Oy Vey Chico

2008.Jan.13 Sunday · 1 comment

in Restaurants

“There is such a thing as food and such a thing as poison. But the damage done by those who pass off poison as food is far less than that done by those who generation after generation convince people that food is poison.”

– Paul Goodman, author

Oye Chico - Plato Cubano

Buenos Aires – I hate to condemn a restaurant because of one bad experience, with one single plate, on one particular day. However… commencing 3½-4 hours after lunching at this particular location I incurred about an eighteen hour nearly continuous experience of the “dry heaves” to put it simply (the medical term of “retching” has never quite adequately described it), one of those experiences where you truly just want everything to be over with. Everything. That has left me with the last two days of just plain feeling exhausted, though gradually getting better – I can only hope that putting together Friday’s Casa S dinner was pulled off reasonably well – I almost cancelled doing it, and truly don’t even remember prepping half the food or how I made it through the whole thing – I do know that 5-10 minutes after the guests left I was in bed and slept for 12 hours straight.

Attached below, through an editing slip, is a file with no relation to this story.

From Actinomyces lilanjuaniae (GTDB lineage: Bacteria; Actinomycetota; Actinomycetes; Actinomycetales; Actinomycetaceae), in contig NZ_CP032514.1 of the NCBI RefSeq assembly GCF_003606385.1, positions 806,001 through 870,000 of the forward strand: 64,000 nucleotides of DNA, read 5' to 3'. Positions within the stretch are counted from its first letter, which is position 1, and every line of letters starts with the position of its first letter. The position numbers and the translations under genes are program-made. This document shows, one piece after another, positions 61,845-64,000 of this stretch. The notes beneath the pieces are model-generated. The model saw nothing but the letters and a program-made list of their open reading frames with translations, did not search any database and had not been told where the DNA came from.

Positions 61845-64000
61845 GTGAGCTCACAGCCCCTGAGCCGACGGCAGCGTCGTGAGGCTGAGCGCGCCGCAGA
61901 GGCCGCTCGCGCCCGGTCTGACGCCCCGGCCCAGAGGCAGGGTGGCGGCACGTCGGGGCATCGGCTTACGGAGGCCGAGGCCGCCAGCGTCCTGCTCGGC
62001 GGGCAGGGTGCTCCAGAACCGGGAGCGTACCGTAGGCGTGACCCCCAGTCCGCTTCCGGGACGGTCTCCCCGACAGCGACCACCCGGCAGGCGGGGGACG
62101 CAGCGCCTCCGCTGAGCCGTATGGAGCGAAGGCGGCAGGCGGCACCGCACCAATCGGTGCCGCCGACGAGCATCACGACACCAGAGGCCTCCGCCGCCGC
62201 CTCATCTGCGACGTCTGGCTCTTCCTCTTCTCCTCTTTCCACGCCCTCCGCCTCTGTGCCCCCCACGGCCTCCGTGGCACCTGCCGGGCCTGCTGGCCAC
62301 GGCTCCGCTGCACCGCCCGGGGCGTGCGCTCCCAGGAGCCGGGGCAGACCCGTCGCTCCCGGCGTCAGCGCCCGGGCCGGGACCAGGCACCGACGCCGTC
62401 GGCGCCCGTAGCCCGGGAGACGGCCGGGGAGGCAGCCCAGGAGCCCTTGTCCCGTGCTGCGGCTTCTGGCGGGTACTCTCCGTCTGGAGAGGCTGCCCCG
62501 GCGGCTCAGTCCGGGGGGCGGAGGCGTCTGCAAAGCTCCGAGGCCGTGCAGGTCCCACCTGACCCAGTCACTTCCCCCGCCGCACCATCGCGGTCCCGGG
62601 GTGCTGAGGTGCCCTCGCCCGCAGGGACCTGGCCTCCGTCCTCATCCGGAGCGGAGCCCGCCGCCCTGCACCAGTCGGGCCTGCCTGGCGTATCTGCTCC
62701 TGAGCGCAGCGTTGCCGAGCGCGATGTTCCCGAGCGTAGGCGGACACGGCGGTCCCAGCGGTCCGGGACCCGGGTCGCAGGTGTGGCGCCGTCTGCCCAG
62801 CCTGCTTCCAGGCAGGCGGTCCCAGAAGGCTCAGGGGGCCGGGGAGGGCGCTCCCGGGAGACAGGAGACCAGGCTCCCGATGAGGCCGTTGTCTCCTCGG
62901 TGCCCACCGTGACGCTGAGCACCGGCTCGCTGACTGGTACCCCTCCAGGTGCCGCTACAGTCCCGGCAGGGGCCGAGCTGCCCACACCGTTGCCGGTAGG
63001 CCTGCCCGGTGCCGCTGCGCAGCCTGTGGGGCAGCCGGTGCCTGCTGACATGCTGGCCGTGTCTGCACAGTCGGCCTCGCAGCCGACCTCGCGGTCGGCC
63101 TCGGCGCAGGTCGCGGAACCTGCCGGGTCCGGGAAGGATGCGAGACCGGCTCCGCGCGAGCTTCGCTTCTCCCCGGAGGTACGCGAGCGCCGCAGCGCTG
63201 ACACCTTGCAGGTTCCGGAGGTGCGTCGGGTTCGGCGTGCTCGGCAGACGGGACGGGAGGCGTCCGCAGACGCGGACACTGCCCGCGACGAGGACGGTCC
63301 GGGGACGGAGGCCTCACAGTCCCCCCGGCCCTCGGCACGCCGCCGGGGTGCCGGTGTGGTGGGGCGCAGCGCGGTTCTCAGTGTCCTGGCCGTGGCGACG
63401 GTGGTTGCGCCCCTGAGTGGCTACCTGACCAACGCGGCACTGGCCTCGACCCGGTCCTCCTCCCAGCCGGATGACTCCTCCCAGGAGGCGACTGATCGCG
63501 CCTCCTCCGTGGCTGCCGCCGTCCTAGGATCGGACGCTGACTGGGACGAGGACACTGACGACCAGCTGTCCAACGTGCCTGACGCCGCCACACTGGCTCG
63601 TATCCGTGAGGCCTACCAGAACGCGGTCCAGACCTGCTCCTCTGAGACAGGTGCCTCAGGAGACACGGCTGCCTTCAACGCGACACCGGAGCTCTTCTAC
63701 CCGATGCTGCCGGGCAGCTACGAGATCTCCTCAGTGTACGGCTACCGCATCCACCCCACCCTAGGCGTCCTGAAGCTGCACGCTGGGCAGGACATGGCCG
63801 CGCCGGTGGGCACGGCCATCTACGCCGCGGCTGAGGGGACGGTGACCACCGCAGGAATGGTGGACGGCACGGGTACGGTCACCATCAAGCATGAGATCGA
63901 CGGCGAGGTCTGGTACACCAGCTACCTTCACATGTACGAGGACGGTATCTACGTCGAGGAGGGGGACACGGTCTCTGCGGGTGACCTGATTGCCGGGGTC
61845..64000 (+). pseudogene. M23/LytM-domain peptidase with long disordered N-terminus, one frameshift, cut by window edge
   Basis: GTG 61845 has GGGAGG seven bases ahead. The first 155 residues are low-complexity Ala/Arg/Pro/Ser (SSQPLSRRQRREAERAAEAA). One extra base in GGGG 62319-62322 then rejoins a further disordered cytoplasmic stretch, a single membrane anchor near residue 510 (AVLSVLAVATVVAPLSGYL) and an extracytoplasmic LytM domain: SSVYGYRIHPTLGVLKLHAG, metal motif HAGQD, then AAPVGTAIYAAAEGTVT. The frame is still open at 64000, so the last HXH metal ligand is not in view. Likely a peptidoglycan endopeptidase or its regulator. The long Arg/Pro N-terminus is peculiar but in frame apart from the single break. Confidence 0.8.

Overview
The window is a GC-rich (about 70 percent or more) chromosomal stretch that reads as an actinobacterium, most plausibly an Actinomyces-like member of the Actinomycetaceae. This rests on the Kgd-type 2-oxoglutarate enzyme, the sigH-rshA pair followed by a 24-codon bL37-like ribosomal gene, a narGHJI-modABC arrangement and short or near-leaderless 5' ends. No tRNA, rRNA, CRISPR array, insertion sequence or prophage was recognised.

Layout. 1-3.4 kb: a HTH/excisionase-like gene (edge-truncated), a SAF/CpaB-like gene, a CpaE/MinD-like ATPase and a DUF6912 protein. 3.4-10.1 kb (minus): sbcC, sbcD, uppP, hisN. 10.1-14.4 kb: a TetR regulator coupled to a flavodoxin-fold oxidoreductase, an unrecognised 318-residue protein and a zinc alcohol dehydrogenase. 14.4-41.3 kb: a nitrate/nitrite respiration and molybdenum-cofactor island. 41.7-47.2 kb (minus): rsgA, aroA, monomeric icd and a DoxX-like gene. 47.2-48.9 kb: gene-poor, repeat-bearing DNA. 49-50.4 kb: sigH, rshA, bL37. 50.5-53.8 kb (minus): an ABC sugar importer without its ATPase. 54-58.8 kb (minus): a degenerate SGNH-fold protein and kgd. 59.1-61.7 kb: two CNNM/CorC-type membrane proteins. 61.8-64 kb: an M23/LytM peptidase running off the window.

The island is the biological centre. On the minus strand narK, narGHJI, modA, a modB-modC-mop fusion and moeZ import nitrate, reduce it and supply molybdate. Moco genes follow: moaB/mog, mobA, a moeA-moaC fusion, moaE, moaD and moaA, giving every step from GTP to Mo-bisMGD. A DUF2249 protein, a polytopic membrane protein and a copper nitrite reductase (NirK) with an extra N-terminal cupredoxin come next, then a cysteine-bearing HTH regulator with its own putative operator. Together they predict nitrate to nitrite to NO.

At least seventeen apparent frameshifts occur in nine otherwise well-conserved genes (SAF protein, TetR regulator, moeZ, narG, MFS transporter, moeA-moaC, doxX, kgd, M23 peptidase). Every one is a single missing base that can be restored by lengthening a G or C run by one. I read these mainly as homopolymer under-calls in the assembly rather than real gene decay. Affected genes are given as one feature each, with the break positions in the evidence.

Now, as I said, I would normally hate to condemn a place on this basis, except… I noted while eating lunch at the location, a Cuban restaurant called Oye Chico, Montevideo 310, in part of that cool little plaza that connects Montevideo, Sarmiento, and Corrientes and is filled with little venues in which to eat, shop, etc. – that nobody, really, nobody, waited more than about five to ten minutes for their food. The lunch selection is limited – salads, a special of the day, and two items from the dinner menu, a ropa vieja and what I had, the platón cubano. This was a mix of ropa vieja, pork in orange sauce, chicken in onion sauce, white rice and beans, brown rice and beans, plantains, a couple of types of potatoes. All reasonably tasty, but all clearly served up off a steam line… and one which apparently doesn’t keep the food at the appropriate temperatures for food safety.

Given the symptoms I had, my best guess from my knowledge of food poisoning, Bacillus cereus, emetic type – which means rice, beans, and/or potatoes that were kept at a warm rather than hot temperature long enough for bacterial cultures to grow. That’s the kind of thing that I have to assume is endemic to the restaurant – although as the local news has pointed out, there have been multiple problems this last week in the city with food poisoning because of constant power outages and shortages, leading to poor refrigeration and lack of temperature controls. On that basis I’m willing to give them the benefit of the doubt in theory – though even if true, a thermometer would have told them things weren’t right, if anyone in the kitchen cared. So, in practice – not a place I’ll be back to.


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